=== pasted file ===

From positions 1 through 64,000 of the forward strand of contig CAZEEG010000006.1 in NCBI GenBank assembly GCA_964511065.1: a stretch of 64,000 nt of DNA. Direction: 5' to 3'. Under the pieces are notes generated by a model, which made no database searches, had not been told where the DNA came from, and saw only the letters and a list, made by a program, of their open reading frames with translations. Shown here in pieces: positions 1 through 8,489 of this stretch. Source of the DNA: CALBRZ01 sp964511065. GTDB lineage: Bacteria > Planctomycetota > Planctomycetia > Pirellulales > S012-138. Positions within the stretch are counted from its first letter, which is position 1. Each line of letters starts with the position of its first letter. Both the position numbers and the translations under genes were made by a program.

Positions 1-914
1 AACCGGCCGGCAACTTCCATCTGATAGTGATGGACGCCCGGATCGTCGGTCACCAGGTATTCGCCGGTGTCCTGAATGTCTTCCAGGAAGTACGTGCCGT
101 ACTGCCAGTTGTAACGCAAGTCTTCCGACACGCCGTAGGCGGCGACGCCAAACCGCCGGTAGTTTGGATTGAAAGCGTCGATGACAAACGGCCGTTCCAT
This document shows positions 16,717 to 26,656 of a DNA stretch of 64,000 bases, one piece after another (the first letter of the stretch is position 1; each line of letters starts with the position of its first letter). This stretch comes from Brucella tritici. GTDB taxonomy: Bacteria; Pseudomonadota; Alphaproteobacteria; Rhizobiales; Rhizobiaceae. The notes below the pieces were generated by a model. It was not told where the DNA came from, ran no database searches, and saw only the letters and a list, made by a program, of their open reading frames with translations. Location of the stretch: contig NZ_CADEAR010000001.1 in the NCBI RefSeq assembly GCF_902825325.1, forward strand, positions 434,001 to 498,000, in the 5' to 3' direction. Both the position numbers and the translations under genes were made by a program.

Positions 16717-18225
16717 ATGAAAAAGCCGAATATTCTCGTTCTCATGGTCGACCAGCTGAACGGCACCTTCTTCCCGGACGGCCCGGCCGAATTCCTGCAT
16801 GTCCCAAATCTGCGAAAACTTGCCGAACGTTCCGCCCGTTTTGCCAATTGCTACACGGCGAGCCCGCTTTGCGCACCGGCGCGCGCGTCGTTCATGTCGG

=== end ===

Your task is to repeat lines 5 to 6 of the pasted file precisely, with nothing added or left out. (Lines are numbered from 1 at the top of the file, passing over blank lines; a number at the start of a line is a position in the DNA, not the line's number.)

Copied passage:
This document shows positions 16,717 to 26,656 of a DNA stretch of 64,000 bases, one piece after another (the first letter of the stretch is position 1; each line of letters starts with the position of its first letter). This stretch comes from Brucella tritici. GTDB taxonomy: Bacteria; Pseudomonadota; Alphaproteobacteria; Rhizobiales; Rhizobiaceae. The notes below the pieces were generated by a model. It was not told where the DNA came from, ran no database searches, and saw only the letters and a list, made by a program, of their open reading frames with translations. Location of the stretch: contig NZ_CADEAR010000001.1 in the NCBI RefSeq assembly GCF_902825325.1, forward strand, positions 434,001 to 498,000, in the 5' to 3' direction. Both the position numbers and the translations under genes were made by a program.

Positions 16717-18225